Coconut sugar is a natural sweetener that is lower on the glycemic index than regular sugar. Coconut sugar can be a good source of vitamins, minerals, and electrolytes including potassium, magnesium, and sodium. These keep your body’s fluid levels in balance and are important for a number of other functions as well.
Date sugar is one of the best all-natural AIP diet alternatives to sugar. It comes from finely ground, dried dates. With date sugar, you get all the benefits of whole dates, including fiber, tannins, flavonoids, vitamins and minerals.
Honey is an antioxidant-rich, whole-food, and autoimmune-friendly natural sweetener you can use instead of regular sugar. It’s a good source of vitamins and minerals, including B vitamins, calcium, copper, and amino acids. This makes a better alternative to artificial sweeteners or refined sugar.
Maple syrup is not just for pancakes and waffles. It’s an excellent AIP food swap for refined table sugar. This is one of the best natural sweeteners because it is full of B vitamins, vitamin C, iron, calcium, and potassium.
Another one of the best natural sweeteners for the AIP diet is monk fruit. It is another zero-calorie, all-natural sweetener that derives its sweetness from antioxidants in the fruit.
Unlike other sugar alternatives, stevia contains zero calories and does not impact your blood sugar levels. Its leaves are 300 times sweeter than sugar, so a little bit of this natural sweetener goes a long way! I recommend purchasing 100% organic stevia in powdered leaf or liquid extract form. Brands such as Truvia and Pure Via are not pure stevia and contain potentially harmful ingredients such as erythritol. You’ll find only pure, organic stevia in my Leaky Gut Revive® Strawberry Lemonade formula.
Repairing a Leaky Gut
If substituting sugar with alternative ingredients is not quite helping to reduce or eliminate symptoms, then my 4R Approach might be right for you. This protocol is a proven approach that I recommend to all of my patients who experience gut dysbiosis. I’ve highlighted the steps below, but they are outlined in much greater detail in my book, “The Autoimmune Solution.”
Get rid of everything that impacts your gut’s microbiome. This includes inflammatory foods such as gluten, dairy, corn, soy, and eggs, and toxic foods such as sugar, caffeine, and alcohol. You’ll also want to remove gut infections such as Candida overgrowth, SIBO, or parasites. For maximum healing support, add Gut Detox Pro™ to mop up the antigens that lead to dysbiosis.
Next, restore the essential ingredients for proper digestion and absorption that a poor diet, medications, chronic illness, or aging have depleted. Add digestive enzymes and hydrochloric acid to support optimal digestion and nutrient absorption with each meal.
Reintroducing beneficial bacteria to establish a healthy balance of good bacteria is critical. This is accomplished by taking a high-quality probiotic that contains beneficial bacteria such as the bifidobacteria and lactobacillus species. For daily maintenance, I recommend taking a daily probiotic with at least 30 billion units daily. To support maximum digestive health and immune function, I recommend taking 100 billion unit per day. If you have SIBO, I recommend taking a soil-based probiotic. I also recommend Prebiotic Fiber Complete™ to feed the healthy bacteria.
Providing the nutrients necessary to help the gut repair itself is essential. My most comprehensive weapon against leaky gut is Leaky Gut Revive®. This powerful gut-repairing formula contains ingredients such as l-glutamine, aloe, deglycyrrhizinated licorice, arabinogalactan, slippery elm and marshmallow root. With this formulation of ingredients, Leaky Gut Revive® nourishes and soothes your gut cells, restores your gut’s natural mucosal lining, and maximizes gut-mending fatty acid production. It also comes in a delicious strawberry lemonade flavor. I drink a glass of Leaky Gut Revive® Strawberry Lemonade every day.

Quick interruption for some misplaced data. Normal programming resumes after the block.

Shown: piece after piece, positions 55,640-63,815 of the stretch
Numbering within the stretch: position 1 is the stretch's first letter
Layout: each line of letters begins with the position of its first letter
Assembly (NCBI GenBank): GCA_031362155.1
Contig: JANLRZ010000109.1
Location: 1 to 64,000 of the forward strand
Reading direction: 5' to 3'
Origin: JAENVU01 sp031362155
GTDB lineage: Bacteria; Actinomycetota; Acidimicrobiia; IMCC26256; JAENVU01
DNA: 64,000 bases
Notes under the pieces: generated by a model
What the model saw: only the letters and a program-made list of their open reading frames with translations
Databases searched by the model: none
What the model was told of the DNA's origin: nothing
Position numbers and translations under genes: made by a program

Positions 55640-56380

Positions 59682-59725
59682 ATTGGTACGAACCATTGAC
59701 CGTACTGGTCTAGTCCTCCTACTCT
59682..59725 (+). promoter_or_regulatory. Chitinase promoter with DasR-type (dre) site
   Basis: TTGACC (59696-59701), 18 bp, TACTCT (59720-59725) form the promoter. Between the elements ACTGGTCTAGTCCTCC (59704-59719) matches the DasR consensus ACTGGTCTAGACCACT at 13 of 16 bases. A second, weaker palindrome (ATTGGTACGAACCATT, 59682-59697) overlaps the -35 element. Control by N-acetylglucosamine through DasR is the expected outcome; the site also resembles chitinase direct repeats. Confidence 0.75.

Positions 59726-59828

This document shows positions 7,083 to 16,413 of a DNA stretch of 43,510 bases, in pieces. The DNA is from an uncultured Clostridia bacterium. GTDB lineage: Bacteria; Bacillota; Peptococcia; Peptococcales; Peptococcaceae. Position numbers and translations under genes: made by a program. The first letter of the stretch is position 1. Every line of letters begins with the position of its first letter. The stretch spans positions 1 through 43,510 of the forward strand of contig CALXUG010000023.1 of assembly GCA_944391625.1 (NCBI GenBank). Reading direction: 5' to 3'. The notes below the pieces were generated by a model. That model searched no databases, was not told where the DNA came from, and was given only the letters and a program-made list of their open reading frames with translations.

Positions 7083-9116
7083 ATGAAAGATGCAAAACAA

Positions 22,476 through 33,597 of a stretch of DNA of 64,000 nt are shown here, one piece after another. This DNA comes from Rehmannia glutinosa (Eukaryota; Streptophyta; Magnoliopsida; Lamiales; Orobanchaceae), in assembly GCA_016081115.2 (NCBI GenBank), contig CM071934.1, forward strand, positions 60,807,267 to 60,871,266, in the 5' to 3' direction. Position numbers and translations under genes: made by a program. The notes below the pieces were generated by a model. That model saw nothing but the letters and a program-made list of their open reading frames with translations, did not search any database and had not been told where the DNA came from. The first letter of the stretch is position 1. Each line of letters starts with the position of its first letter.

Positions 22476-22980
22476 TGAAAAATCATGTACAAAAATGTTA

How to Know When Your Leaky Gut is Repaired
Healing your gut is always the first step to reversing chronic illness and achieving optimal health. Once you complete my protocol to repair your gut, your symptoms (or a lack thereof) are the strongest indicators that your leaky gut is healing. Regularly assessing your symptoms is the best barometer for the health of your gut. If the following list below describes you, then you are on the right path. Remember, repair is a slow process. You may only begin to see a few symptoms subside, but do not get discouraged!
Digestive Issues Disappear
Having a leaky gut does not always mean you have digestive issues. However, for many people, gas, bloating, heartburn or acid reflux, and constipation are some of the first signs of leaky gut. If a gut infection played a role in your leaky gut, then this may apply to you specifically. If your symptoms of leaky gut start to slow down or diminish completely, this is a good sign your dedication is finally paying off!
Food Sensitivities Go Away
With leaky gut, you likely also have multiple food sensitivities. If you find yourself suddenly able to enjoy the foods that once gave you symptoms, then you are on the right track. You are healing if you consume these foods and no longer experience digestive issues, fatigue, headaches, brain fog, or mood issues. You will continue to be able to reintroduce healthy foods and add more variety to your diet. Remember, gluten and dairy should never be reintroduced because the goal is to keep your gut healed.
Skin Issues Clear Up
Most skin issues outward manifest an internal problem in the gut. If your skin issues subside, you are beginning to heal your leaky gut. This can include the remission of eczema, rosacea, dandruff, rashes, or even acne.
Autoimmune Labs Improve
If your labs have improved after you started healing your gut, this could be a sign that it’s working. Healing leaky gut often leads to improvement in your autoimmune lab markers. Some patients even see their antibodies go negative as one of the signs leaky gut is healing.
You Return to Your Optimal Self
A leaky gut negatively impacts your quality of life. The best way to tell if your leaky gut is healing is when your energy levels and vitality have returned. You may notice your mental clarity increase, mood improvement, and you’ve returned to your ideal weight. Essentially, you feel like your best self!
The Final Word on Sugar and Gut Health
Understanding the impact of toxic and inflammatory foods on your gut health is important, especially if you’re experiencing mystery digestive symptoms. Understanding the inflammatory connection between sugar and gut health is a great place to start.
In order to repair your gut, you’ll want to follow my 4R approach. You will learn which foods to avoid, such as sugar. Avoiding sugar may seem nearly impossible, but plenty of alternatives have added nutritional benefits. You can support repairing your gut lining and banish those sugar cravings with a glass of refreshing and sweet Leaky Gut Revive® Strawberry Lemonade.
- Excessive intake of sugar: An accomplice of inflammation. Xioa Ma et al.. Frontiers. 2022.
- Cytokines. Cleveland Clinic. Front Immunol. 2023.
- Effect of high glucose on cytokine production. Ronghua Hu et al.. Clin Immonu. 2018.
- Excessive intake of sugar: An accomplice of inflammation. Xioa Ma et al.. Front Immunol. 2022.